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A Row House With Two Faces In Hikone, Japan

Located in the city of Hikone in Japan’s Shiga Prefecture, this Japanese row house has the rare happenstance of abutting two streets – one to the north, another to the south. As designed by Hearth Architects, it has a different face for each. Facing the south, Hikone House appears shy. From behind a concrete perimeter wall, a single storey of dwelling is barely visible beneath the generous eave of a pitched roof. With more roof than house within view to the passerby, the most notable feature is an off-centre aperture in the corrugated iron roof, that delves deep into Hikone House’s heart.  

The skylight permeates the open-plan kitchen, living, and dining spaces that comprise the ground floor of the row house.

  Internally, the skylight permeates the open-plan kitchen, living, and dining spaces that comprise the ground floor of the row house with an abundance of natural light. The interior materiality envelopes inhabitants in a warmth of timber paneling and ochre-coloured walls offset by greenery. “I tried to make a house where the family can deepen family ties, and where the family can be integrated with the external environment by the large roof,” says architect Yoshitaka Kuga of Hearth Architects. This sentiment seems to reverberate throughout the ground floor public spaces of Hikone House, as if carried by the light streaming in from overhead. Moving through the interior volumes, the divine sense of tranquility resounds further still. In line with the ideologies of geomancy, the north east corner of the abode is something of a sacred space. Here, a traditional tatami room provides residents with a tranquil respite from the rest of the house; a dedicated space for peace, quiet, and meditation.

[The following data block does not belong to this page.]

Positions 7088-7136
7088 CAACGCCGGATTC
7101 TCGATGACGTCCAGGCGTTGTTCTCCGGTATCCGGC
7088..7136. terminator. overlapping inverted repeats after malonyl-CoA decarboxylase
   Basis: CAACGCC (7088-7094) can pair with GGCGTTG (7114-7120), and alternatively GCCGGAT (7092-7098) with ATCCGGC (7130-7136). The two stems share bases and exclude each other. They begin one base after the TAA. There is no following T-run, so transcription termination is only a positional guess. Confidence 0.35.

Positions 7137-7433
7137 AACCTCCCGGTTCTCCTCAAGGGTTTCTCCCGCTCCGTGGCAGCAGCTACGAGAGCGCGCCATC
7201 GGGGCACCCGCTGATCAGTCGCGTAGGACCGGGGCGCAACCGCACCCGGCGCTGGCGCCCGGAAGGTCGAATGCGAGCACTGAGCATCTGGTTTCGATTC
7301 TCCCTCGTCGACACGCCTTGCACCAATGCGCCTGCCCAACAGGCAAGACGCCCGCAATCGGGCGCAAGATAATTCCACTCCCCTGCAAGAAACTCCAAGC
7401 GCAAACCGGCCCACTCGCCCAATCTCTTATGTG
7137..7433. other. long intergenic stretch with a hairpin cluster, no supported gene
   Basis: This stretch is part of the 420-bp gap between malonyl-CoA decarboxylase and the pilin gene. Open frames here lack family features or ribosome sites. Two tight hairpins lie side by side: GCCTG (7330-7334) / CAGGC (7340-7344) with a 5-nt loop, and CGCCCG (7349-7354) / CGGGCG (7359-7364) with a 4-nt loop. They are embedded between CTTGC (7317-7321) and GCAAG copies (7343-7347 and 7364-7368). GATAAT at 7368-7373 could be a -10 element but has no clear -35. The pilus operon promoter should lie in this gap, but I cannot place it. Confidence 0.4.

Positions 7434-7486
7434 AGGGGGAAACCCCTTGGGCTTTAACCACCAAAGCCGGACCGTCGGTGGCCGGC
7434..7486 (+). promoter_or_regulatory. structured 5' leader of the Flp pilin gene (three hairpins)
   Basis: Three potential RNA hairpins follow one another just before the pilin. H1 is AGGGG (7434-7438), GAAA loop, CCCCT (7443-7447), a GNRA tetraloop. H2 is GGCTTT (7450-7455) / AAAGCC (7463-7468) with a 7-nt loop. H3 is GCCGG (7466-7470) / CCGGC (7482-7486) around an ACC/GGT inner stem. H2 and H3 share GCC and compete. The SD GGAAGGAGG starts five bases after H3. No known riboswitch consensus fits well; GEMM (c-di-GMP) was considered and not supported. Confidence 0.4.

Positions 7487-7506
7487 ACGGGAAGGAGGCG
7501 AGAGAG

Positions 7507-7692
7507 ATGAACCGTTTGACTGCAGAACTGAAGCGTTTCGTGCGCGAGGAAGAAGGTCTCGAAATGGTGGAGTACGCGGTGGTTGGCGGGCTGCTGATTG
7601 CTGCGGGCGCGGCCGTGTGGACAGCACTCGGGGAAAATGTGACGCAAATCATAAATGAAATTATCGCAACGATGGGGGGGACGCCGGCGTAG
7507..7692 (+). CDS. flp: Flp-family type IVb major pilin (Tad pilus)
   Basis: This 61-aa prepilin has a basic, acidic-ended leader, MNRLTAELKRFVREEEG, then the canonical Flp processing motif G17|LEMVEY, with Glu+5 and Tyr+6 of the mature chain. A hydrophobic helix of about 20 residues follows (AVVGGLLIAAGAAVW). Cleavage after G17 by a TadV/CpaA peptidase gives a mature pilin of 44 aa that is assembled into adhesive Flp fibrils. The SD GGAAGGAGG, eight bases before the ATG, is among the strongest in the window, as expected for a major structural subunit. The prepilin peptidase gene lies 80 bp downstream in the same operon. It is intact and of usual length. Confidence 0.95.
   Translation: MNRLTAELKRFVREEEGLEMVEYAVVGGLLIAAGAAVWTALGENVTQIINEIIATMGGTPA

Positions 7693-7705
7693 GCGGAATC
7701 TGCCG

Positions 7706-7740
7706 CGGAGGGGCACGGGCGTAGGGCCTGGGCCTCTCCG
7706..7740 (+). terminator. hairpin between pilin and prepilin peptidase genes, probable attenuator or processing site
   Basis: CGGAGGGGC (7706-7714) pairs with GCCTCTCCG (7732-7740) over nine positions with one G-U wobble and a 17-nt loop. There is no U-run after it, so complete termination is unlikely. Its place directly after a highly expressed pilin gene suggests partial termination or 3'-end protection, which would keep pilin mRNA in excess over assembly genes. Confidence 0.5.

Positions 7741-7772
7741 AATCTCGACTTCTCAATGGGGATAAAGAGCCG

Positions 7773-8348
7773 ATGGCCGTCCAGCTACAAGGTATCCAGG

A traditional tatami room provides residents with a dedicated space for peace, quiet, and meditation.

  A private, Japanese-style Zen garden, accessible from the tatami room through a set of floor-to-ceiling timber bifold doors, amplifies the mindfulness of Hearth Architects’ design for the row house. Meanwhile, the family’s private quarters comprise the upper floor. Beyond the Zen garden, a second residential street skirts the outer length of the concrete northern boundary, above which, the façade of a double height elevation. If it weren’t for their distinctive materiality – a contemporary contrast to that of the neighbours on either side – you would be forgiven for mistaking Hikone House’s two façades to be two different houses entirely. “These two appearances are symbolic but fit into the surroundings well,” says Yoshitaka. It is true – each face of Hikone House harmoniously integrates with its respective surrounding streetscape, acting as a subtle testament to Hearth Architects’ design versatility. Above and beyond appearances, the juxtaposing façades do more than fit in with their surrounds – by design, they respond to them. In sync, they work to supply Hikone House with just the right amount of privacy, sun protection, natural light, and fresh air, in just the right places. Hearth Architects hearth-a.com Photography by Yuta Yamada We think you might also like Midway Point House by Cumulus Studio abc